The thick fur coat makes it harder for the cat to perceive heat as we do. So, if you’re not careful, your kitty could get burned while napping near heat sources such as radiators, heating pads, and heated footrests.

Luckily, there are a few measures you can take to prevent that. They include the following:

Keep an Eye on Your Cat

Always stay alert if your furry friend loves napping next to hot objects. First, ensure they don’t get too close. You can keep their favorite blanket close to the heat source, allowing them to enjoy the warmth at a safe distance.

Also, don’t let them sit there for too long. Remember, cats don’t sweat like us. Therefore, watch out for signs such as panting or excessive licking of their fur.

Accidents can happen too. So, ensure your cat does not behave mischievously. For instance, playing with the drapes near the baseboard heater is dangerous. They could get caught in the heater, causing a fire outbreak.

Cuddle With Your Cat

Cuddling your cat can help keep them warm, thus discouraging them from seeking warmth from dangerous places. Often, it’s the cat that initiates the cuddling. But you can also try making the first move.

However, please don’t force your cat to cuddle when it’s not in the mood. Although it might gently push you away, it could also bite or claw you.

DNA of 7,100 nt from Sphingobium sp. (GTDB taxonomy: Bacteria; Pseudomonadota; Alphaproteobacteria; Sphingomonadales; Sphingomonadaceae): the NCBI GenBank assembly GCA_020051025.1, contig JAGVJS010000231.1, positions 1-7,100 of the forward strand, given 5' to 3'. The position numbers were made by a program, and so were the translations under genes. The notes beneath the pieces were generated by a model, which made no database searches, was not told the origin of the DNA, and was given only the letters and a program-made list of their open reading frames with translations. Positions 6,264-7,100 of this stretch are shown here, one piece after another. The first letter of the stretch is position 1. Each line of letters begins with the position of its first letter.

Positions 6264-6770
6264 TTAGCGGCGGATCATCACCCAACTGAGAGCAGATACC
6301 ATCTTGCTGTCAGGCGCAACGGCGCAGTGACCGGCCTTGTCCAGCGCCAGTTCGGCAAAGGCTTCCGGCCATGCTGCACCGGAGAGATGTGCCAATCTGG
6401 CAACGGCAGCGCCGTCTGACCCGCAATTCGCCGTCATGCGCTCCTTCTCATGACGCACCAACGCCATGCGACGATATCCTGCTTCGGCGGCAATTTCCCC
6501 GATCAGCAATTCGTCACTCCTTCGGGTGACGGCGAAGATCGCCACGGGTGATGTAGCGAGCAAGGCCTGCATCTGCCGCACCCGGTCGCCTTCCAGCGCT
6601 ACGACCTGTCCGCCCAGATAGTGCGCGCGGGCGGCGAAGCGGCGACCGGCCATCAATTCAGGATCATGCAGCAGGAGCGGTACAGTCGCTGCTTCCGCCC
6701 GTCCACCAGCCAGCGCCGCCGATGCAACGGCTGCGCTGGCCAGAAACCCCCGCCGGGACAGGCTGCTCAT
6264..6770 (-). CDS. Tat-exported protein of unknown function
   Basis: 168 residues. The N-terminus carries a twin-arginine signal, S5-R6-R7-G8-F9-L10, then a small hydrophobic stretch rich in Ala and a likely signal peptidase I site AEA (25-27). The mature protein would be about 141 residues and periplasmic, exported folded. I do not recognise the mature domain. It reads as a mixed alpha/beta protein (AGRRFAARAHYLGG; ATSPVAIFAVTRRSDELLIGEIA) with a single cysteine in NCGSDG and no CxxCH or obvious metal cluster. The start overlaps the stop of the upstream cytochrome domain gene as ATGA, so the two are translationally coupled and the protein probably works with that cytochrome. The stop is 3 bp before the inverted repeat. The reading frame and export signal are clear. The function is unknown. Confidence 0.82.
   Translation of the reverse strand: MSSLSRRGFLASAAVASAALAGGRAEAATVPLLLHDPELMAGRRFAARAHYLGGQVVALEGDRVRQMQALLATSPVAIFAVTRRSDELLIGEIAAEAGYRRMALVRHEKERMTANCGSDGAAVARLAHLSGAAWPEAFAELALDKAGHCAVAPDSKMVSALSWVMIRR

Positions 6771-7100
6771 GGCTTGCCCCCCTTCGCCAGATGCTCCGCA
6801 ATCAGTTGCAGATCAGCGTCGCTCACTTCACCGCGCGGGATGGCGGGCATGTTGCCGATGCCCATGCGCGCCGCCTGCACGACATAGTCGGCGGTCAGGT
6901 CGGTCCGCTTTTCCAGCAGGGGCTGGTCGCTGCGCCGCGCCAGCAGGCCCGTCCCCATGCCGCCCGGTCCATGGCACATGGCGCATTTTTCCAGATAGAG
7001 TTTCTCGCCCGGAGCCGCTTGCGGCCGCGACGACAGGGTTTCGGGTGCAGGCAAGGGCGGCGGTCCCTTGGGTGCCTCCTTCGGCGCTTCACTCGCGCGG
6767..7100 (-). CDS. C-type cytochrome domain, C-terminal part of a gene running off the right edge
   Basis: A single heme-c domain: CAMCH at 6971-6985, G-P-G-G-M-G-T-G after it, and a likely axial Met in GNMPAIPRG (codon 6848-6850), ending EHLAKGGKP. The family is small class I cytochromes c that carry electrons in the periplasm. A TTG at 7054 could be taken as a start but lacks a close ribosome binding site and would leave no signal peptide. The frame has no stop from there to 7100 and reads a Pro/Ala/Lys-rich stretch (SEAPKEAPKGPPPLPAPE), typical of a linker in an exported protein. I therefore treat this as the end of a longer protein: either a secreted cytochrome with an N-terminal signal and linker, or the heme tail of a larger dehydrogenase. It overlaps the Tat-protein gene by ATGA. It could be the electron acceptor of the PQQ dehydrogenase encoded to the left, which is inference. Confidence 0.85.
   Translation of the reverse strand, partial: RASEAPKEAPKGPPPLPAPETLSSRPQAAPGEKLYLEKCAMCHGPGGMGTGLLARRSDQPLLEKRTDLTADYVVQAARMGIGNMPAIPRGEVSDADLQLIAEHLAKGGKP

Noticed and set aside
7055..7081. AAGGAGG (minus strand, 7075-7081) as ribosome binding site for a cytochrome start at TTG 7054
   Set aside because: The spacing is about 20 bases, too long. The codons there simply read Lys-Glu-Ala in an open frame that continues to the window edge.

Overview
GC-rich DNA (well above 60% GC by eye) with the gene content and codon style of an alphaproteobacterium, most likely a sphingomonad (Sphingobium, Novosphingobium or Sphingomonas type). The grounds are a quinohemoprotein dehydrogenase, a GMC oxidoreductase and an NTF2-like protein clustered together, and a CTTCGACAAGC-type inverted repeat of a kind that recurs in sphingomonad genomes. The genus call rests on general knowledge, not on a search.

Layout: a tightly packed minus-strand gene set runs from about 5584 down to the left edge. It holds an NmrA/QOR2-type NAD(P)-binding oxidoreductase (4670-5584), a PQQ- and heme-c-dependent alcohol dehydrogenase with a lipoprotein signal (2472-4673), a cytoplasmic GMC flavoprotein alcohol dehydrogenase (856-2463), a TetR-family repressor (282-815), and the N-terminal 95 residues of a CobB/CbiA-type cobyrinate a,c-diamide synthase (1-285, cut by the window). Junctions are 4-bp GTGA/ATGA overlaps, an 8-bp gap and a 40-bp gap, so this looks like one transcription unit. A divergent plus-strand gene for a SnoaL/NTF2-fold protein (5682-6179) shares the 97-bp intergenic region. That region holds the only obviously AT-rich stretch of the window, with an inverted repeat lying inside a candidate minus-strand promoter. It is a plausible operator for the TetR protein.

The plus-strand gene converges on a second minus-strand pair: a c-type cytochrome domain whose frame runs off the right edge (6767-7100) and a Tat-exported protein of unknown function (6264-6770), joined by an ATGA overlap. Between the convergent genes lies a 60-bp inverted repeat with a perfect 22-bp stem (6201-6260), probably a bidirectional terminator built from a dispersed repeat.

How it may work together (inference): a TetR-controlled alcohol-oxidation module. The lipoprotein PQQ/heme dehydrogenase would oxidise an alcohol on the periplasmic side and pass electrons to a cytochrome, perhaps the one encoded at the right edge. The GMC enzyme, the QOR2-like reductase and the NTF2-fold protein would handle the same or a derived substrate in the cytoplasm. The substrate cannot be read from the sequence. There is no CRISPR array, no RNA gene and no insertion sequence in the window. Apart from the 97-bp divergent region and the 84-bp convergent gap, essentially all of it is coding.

Young woman holding cute siberian cat with green eyes
Image Credit: Evrymmnt, Shutterstock

Keep Candles Away

Your cat is not safe when keeping warm next to a candle. First, it could burn its whiskers. Also, it could knock the candle over and risk starting a fire.

Therefore, keeping candles away is better if you have a cat. But if you must have one, place it strategically where the cat can’t reach it.

Consider Safer Alternatives

Safer heat sources will discourage your cat from napping near dangerous objects such as radiators. For instance, you can buy a heated pet bed. It is usually pressure activated and will start warming up when the cat enters.

Additionally, you can ensure your cat gets enough sunlight by clearing the spaces in the house where the sunlight hits. Place a blanket or pillow on these spots for added comfort.

Installing a window perch could also do the trick.

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Final Thoughts

Cats love getting close to warm things when they feel cold. They have a higher average body temperature than humans and seek warmth to compensate when temperatures get too low.

However, cats don’t necessarily crave warmth because they feel cold. Most times, they do that instinctively. Their desert ancestry makes them feel secure in warmer environments, and cuddling near you reminds them of the warmth and security they got from their mother as kittens.

Whatever the reason, you must ensure your cat stays warm safely. Never allow it to remain near artificial heat sources like radiators for too long to avoid getting burned. Also, consider safer alternatives such as cuddling, heated pet bed, and blankets.


Featured Image Credit: Hadrian, Shutterstock